Behind this narrative of the “dangerous migrant” is a disinformation machine that cultivates the powerful climate of anti-immigration. Unlike the scenario 100 years ago, when nationalism was closely linked to the trial of strength between great powers, we can see a trend that is an irony in itself: the globalisation of nationalism. The target audience in this scenario is the “dissatisfied” citizen..
I am aware of the fact that the last German who stood here in a Hannah Arendt conference to speak to you about Germany was Marc Jongen, the so-called party philosopher of the AfD, the German extreme right-wing party. While I am not going to apologize for my bad English, one could easily get the impression that Jongen and I represent the two opposing and conflicting camps which these days challenge and strain the cohesion of German society...
John McWhorter comments on the firing of Steven Wilson, formerly CEO of a group of charter schools in New York that serve primarily students of color. Wilson was fired after a petition circulated titled, “Hold the CEO of Ascend Public Charter Schools Accountable for White Supremacist Rhetoric.” What exactly was the “white supremacist rhetoric” that Wilson was guilty of?
That politicians lie is hardly news. Politics and truth, Hannah Arendt reminds us, have never been on good terms. "Lies have always been regarded as necessary and justifiable tools not only of the politician's or the demagogue's but also of the statesman's trade." And yet, Arendt raises the question of "what injury political power is capable of inflicting upon truth."
What I’m going to do today is to talk about two remarkable upsurges of self-organized citizen activity that have spread across the United States in just the last decade. I’m going to be talking about the Tea Party from 2009 to 2011—although there are still some Tea Parties meeting—and the anti-Trump grassroots resistance that has self-organized across many communities in the country since the November 2016 election.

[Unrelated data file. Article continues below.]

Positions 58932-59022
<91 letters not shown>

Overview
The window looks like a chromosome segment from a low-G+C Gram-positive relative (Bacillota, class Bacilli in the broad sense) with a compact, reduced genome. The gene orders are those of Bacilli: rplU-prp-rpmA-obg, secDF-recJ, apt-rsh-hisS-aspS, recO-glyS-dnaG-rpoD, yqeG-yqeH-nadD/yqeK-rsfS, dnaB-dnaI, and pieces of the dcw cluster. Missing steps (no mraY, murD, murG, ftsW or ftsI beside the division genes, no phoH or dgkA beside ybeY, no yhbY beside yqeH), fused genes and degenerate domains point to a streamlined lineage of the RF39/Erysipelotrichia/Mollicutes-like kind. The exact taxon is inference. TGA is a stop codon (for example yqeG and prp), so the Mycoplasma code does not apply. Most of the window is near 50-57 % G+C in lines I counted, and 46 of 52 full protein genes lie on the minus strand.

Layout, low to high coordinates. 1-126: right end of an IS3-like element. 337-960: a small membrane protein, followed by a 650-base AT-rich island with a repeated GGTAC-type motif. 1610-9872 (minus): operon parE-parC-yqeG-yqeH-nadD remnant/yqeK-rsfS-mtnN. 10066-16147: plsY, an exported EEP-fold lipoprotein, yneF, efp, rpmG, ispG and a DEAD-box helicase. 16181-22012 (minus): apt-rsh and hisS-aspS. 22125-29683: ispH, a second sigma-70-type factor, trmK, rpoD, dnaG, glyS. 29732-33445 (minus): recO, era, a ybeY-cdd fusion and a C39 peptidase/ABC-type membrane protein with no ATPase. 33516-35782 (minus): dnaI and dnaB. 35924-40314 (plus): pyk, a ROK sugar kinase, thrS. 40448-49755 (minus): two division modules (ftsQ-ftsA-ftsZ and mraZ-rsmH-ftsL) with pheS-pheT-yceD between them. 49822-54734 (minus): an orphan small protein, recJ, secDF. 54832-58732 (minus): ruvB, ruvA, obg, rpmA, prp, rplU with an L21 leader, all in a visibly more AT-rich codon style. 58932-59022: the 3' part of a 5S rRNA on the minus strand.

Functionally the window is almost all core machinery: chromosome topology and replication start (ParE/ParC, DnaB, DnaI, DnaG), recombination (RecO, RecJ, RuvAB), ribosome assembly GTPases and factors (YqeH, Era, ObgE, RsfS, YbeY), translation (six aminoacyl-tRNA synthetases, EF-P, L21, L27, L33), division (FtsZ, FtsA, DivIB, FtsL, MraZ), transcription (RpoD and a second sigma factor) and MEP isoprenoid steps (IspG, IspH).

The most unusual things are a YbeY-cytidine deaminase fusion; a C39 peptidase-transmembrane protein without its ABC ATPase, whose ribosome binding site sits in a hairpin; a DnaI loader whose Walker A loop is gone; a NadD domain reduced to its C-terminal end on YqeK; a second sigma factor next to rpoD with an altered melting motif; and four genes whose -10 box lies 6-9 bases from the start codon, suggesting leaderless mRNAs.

Conor Friedersdorf profiles Hannah Arendt Center NEH Fellow Thomas Chatterton Williams for The Atlantic. Looking at Self-Portrait in Black and White: Unlearning Race, Friedersdorf explores the ways in which the work of Chatterton Williams moves from personal experience. What ensues is a thoughtful engagement with a must read work that strikes out against the ideologically driven politics of our time.
Li-Young Lee describes poetry as an utterance on the ‘dying breath’ and considers the distinct physiologies of exhalation and inhalation. For Lee, the exhaling or dying breath is foundational to the poet’s work and therefore, in Baldwin’s expansive sense of poetry, the work of all artists. I see a connection between Lee’s proposal of the dying breath as the foundation for all poetic...
It is still too early to draw the lesson of the whistleblower who came forth this month to report that President Donald Trump has been running a covert and shadow foreign policy aimed at using United States foreign aid to further his personal and political aims. But it is likely that when the full account of the present is written, we will be shocked by the extent of the deceptions and self-deceptions that have indeed once again become the infrastructure of United States...
Echoing Hannah Arendt’s definition of ideology in The Origins of Totalitarianism, Timothy Snyder looks at Hitler’s use of propaganda within the context of our contemporary political situation. How are singular ideas transformed into ideological narratives that claim to explain away the ills of the world?